Hand washing is one of the most important steps everyone can take to avoid getting sick and spreading germs to others. Many diseases and adverse health conditions are spread by not washing hands with soap and clean, running water.
Most people are aware of the U.S. Centers for Disease Control and Prevention’s (CDC) three-step method of hand washing to prevent the spread of diseases and saving lives. Their simple, full 20-second method involved scrubbing your hands while singing the “Happy Birthday” song.
A new study published in the journal Infection Control & Hospital Epidemiology compares the CDC’s hand washing method against the World Health Organization’s (WHO) more detailed technique.
Researchers found the WHO’s six-step process is far better at reducing bacteria on hands than the CDC’s more popular three-step routine.
Comparing hand washing methods
Researchers of this recent study observed doctors and nurses washing their hands at a teaching hospital. After the heath care professionals washed their hands, researchers counted the amount of bacteria on their hands.
The WHO’s method of washing reduced bacteria from 3.28 to 2.58 (colony forming units per milliliter) while the CDC’s hand-washing procedure cut bacteria from 3.08 to 2.88. However, the WHO’s more complicated method took more time to complete: 42.50 seconds versus 35 seconds.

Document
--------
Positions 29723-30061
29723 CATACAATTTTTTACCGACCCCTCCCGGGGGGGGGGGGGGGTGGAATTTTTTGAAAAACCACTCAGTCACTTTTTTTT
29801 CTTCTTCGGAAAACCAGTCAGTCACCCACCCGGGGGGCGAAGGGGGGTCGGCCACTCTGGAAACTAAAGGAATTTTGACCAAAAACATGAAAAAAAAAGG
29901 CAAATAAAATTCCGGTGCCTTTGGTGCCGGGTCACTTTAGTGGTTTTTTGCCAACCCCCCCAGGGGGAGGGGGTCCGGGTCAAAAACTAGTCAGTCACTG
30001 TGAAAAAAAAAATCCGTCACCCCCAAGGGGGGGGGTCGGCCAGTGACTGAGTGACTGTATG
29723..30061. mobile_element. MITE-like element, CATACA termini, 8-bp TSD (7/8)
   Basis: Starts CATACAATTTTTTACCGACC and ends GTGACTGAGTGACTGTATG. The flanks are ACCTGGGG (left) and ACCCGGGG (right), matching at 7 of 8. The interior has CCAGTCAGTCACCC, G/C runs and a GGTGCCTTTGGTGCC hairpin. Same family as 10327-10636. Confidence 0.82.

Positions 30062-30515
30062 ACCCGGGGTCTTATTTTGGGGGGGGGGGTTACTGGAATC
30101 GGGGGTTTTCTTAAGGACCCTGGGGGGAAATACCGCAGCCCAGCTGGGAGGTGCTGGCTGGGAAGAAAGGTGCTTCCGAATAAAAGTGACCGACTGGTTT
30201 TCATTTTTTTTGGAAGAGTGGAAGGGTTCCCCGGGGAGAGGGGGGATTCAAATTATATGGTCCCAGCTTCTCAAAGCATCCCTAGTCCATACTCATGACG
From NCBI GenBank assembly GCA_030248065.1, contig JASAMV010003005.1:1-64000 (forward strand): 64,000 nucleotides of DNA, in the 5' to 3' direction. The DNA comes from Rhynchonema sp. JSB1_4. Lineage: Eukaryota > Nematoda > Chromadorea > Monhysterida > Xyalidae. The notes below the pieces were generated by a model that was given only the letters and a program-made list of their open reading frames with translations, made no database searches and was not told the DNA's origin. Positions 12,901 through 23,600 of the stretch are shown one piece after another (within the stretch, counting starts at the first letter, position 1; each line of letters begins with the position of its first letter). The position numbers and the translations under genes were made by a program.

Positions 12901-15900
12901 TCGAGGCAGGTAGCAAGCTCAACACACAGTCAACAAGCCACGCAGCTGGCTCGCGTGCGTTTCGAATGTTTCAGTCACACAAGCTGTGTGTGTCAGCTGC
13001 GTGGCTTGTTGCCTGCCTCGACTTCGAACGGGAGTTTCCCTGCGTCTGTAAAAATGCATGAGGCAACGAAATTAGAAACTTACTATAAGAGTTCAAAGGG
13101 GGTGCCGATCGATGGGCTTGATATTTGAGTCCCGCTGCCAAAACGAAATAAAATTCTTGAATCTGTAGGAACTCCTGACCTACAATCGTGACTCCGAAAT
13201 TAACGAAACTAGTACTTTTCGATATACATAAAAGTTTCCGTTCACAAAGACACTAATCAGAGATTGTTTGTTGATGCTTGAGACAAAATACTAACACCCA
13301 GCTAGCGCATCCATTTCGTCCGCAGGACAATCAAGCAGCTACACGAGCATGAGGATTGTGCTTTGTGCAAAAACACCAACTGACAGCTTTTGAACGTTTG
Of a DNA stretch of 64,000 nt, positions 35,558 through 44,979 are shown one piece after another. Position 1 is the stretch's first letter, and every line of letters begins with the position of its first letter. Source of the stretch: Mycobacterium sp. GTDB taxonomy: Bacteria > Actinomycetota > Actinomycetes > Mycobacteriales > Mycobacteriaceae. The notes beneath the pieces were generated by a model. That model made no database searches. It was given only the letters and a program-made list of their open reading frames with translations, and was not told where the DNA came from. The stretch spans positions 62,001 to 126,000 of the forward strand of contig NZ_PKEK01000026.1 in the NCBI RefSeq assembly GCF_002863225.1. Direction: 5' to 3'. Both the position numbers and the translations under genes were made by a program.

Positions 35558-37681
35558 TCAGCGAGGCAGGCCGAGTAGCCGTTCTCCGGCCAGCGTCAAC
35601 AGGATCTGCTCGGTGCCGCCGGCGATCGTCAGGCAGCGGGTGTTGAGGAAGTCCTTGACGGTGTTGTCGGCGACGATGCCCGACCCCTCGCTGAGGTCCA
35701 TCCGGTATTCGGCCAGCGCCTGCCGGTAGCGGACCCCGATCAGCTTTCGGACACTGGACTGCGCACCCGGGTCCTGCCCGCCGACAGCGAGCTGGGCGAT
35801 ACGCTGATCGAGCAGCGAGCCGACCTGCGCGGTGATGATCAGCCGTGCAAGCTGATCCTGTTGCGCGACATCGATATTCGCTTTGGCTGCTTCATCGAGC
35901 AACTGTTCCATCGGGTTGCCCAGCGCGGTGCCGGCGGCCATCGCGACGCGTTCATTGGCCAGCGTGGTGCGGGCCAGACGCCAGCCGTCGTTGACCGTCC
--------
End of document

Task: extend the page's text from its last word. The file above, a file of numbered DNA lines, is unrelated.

This is how the CDC says we should wash our hands:
- Wet your hands with clean, running water (warm or cold), turn off the tap and apply soap.
- Lather your hands by rubbing them together with the soap. Be sure to lather the backs of your hands, between your fingers and under your nails.
- Scrub your hands for at least 20 seconds. Need a timer? Hum the “Happy Birthday” song from beginning to end twice.
- Rinse your hands well under clean, running water.
- Dry your hands using a clean towel or air dry them.
The WHO recommends the following hand washing method:
The study’s lead author, Jacqui Reilly, Ph.D., professor of infection prevention and control at Glasgow Caledonian University in Scotland commented about their study.
“Hand hygiene is regarded as the most important intervention to reduce health care-associated infections, but there is limited evidence on which technique is most effective. This study provides a foundation for effective best practices to implement on the front lines of health care.”
Dr. Philip M. Tierno, professor of microbiology and pathology at NYU School of Medicine and NYU Langone Medical Center, and an avid advocate of hand washing said the following about this recent study.
“The CDC merely brings the person to the concept of when to wash your hands and to use alcoholic gel when soap and water is not available. And then stops their advice. Whereas [this] carries the ball to completion and is therefore more thorough. And it is not at all excessive. It is simply more complete. Hand washing is the simple most important thing a person can do for their health and is within every body’s ability.”